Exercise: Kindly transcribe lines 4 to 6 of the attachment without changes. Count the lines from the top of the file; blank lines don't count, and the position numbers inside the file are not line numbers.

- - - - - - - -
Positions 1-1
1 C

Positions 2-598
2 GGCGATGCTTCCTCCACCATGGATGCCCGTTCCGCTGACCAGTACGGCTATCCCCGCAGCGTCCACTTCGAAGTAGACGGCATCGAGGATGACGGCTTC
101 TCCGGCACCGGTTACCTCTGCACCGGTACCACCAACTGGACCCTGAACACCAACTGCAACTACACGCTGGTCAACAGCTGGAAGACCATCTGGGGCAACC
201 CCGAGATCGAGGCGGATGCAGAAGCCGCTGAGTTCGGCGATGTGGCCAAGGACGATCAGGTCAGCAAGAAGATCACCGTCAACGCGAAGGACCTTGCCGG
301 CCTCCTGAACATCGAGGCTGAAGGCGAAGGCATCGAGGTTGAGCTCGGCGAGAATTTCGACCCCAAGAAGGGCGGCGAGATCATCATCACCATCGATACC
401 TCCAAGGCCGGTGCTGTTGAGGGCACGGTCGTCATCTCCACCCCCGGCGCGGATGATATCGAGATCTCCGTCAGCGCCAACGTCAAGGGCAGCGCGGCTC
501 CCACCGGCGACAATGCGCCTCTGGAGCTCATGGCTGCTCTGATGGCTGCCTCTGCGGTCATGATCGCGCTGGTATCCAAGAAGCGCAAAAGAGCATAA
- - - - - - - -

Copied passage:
2 GGCGATGCTTCCTCCACCATGGATGCCCGTTCCGCTGACCAGTACGGCTATCCCCGCAGCGTCCACTTCGAAGTAGACGGCATCGAGGATGACGGCTTC
101 TCCGGCACCGGTTACCTCTGCACCGGTACCACCAACTGGACCCTGAACACCAACTGCAACTACACGCTGGTCAACAGCTGGAAGACCATCTGGGGCAACC
201 CCGAGATCGAGGCGGATGCAGAAGCCGCTGAGTTCGGCGATGTGGCCAAGGACGATCAGGTCAGCAAGAAGATCACCGTCAACGCGAAGGACCTTGCCGG